A Liberal Perspective on the Alito Nomination
STEVE INSKEEP, host:
On the left, Marcia Greenberger is co-president of the National Women's Law Center and we called her as well. Her Washington group lobbies for women's legal rights on issues like abortion and discrimination and Greenberger interprets Jay Sekulow's grand slam analogy another way.
Ms. MARCIA GREENBERGER (National Women's Law Center): To him, he has a batter that's hitting home a series of women's and Americans' civil rights and constitutional rights that will be overturned. And what I heard Jay Sekulow say is that he has total confidence that Judge Alito will be like Thomas and Scalia and Rehnquist on Roe v. Wade. Their position was Roe v. Wade should be overturned. That he will be like Thomas and Scalia on employment discrimination and, in fact, he does have a very extensive record and a part of that record was his standing out in key dissent that would have undermined women's rights in the workplace, and rights against employment discrimination including retaliation, refusal to promote women, which means lower pay.
INSKEEP: I want to ask how you go about fighting this nomination. Do you begin by urging Democrats to filibuster this nomination? Since they're in the minority, that's the main way they can stop them, or is there some step before that?
Ms. GREENBERGER: I think the most important thing is to look at the very record that Jay Sekulow is touting. And I think the American public will be very upset when they see a record that says Congress doesn't have the authority even to pass laws that protect Americans in the Family Medical Leave Act in key respects, that Congress doesn't have the authority to protect women and their families against machine guns. This is in Judge Alito's record. So the first step is to make sure the American public knows about Judge Alito. The second step is to make sure that the American public understands this is for the O'Connor seat, and she had, after all, the swing vote. And because of her vote, we have key rights such as these hanging by a thread with five-four majorities. Judge Alito could provide the fifth vote that would swing all of those rights and take them away and we will have a very different notion, a much more narrow notion of what our constitutional rights are, I'm afraid.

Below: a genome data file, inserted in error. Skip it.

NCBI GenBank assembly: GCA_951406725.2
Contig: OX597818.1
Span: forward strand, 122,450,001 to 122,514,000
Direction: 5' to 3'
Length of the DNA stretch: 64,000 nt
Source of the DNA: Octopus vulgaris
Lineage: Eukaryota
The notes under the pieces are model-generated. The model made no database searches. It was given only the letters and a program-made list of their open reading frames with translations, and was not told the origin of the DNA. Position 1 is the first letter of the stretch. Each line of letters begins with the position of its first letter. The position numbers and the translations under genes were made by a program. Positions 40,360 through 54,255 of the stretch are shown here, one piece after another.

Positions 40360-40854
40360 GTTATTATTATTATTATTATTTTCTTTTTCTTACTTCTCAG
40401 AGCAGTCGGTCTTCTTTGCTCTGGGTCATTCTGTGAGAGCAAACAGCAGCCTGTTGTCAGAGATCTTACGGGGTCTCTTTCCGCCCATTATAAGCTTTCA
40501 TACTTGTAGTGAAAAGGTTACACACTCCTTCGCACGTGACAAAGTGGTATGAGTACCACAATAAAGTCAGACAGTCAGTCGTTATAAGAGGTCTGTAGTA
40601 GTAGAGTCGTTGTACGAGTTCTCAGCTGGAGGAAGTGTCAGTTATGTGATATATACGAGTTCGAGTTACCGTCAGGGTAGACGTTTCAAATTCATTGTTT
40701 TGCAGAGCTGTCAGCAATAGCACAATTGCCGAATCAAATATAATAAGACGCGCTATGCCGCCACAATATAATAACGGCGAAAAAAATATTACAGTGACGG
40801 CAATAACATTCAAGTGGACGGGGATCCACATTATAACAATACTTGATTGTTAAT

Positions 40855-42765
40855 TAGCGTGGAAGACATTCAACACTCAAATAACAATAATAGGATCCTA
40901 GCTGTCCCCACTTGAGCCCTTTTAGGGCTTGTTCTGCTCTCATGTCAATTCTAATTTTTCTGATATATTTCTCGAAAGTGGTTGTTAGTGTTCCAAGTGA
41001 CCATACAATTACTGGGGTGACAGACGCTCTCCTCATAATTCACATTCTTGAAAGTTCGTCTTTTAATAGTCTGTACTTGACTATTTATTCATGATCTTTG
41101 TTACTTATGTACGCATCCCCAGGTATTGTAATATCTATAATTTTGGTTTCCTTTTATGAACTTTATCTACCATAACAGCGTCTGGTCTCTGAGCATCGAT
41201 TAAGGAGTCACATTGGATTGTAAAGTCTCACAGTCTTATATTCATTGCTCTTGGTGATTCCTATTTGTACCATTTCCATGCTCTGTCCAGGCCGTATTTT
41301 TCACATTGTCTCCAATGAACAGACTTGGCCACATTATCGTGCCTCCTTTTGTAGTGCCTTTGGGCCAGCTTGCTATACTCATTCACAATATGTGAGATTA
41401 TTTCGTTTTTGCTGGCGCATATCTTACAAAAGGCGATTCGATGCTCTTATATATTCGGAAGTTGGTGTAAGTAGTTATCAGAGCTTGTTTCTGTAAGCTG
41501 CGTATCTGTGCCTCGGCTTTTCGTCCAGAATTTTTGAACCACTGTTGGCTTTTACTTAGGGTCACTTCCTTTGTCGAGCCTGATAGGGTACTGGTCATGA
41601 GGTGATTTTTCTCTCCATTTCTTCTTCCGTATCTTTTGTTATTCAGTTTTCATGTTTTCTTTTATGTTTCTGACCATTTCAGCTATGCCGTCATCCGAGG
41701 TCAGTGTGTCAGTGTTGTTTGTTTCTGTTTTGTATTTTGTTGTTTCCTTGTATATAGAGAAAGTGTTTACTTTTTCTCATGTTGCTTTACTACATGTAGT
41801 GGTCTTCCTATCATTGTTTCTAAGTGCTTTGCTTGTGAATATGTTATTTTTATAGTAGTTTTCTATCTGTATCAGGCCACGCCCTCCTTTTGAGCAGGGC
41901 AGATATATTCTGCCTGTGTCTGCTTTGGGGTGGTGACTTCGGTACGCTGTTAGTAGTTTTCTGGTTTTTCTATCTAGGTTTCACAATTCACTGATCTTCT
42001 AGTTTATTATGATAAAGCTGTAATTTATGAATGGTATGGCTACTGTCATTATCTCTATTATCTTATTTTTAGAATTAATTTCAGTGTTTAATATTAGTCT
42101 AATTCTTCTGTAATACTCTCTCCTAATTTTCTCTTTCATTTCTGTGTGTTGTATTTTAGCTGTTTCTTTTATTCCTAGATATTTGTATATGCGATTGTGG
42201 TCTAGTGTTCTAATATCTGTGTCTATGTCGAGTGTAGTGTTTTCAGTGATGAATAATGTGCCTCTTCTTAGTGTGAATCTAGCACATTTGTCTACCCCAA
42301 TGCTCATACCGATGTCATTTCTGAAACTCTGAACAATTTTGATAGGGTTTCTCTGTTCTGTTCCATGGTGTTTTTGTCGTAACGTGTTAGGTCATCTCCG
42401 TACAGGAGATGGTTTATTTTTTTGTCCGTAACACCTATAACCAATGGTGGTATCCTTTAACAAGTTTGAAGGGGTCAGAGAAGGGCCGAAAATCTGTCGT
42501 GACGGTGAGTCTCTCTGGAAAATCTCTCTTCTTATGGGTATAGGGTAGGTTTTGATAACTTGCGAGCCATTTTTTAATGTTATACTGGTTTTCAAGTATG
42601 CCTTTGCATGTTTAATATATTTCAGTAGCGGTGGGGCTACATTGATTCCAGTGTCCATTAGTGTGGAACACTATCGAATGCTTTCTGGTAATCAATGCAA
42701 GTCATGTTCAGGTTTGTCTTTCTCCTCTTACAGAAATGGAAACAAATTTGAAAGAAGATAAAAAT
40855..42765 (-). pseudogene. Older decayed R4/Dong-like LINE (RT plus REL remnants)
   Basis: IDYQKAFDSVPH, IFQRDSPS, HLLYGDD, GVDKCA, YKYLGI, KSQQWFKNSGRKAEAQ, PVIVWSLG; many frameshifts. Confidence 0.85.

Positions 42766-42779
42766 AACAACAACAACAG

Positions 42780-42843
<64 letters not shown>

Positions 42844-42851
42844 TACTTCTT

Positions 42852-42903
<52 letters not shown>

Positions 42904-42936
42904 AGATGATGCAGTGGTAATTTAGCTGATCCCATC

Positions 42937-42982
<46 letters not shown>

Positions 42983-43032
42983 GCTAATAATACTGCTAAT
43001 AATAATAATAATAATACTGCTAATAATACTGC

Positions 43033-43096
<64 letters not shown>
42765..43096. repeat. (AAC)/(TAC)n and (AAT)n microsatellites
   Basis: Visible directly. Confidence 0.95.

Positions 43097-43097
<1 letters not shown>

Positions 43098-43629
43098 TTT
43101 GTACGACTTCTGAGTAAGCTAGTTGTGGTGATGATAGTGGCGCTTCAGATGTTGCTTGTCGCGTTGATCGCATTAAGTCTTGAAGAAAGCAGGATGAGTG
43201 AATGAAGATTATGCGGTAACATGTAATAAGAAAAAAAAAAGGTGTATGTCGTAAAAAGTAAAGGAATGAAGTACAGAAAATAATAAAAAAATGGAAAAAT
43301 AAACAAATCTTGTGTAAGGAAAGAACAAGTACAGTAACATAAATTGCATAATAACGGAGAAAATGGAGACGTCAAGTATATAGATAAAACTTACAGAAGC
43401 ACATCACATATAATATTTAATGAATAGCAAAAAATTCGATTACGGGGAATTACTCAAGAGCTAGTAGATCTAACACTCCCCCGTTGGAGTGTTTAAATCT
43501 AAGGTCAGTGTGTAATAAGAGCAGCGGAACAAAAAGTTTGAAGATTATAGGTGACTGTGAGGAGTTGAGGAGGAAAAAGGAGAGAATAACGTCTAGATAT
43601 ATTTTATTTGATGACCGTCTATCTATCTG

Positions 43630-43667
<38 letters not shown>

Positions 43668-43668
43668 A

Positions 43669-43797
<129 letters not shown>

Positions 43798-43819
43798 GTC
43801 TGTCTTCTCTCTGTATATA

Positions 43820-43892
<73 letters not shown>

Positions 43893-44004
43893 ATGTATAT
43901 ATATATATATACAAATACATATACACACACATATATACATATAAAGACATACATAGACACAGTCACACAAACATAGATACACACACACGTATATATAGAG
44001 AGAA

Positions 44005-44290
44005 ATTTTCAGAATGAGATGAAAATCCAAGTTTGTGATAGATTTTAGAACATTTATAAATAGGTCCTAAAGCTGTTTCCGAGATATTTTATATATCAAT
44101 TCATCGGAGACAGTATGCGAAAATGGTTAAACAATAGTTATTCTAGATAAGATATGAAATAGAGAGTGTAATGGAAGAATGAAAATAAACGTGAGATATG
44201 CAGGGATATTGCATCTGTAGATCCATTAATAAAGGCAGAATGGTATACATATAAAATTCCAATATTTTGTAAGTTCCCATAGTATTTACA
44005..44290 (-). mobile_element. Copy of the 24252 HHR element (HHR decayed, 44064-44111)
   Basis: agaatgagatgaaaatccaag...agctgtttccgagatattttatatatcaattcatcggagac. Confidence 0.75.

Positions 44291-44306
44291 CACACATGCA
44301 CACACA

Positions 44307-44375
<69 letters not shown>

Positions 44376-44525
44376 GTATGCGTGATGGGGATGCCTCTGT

INSKEEP: That's a sampling of what we're hearing on the left this morning. That comes from Marcia Greenberger, co-president of the National Women's Law Center. Earlier we heard from Jay Sekulow, who is with a conservative group.
Now some senators who will have a direct vote on the nomination are making some comments this morning. Senate Majority Leader Bill Frist, a Republican, said Judge Alito is unquestionably qualified to serve on our nation's highest court, emphasizing his long record in the judiciary. And this from Senate Minority Leader Harry Reid, a Democrat. He said conservative activists forced Harriet Miers to withdraw from consideration for this same seat because, in Reid's words, `she was not radical enough for them.' Now, he says, the Senate needs to find out if the man replacing Miers is too radical for the American people.
We will have more reaction on NPR from both sides, from the many sides really, throughout the day.
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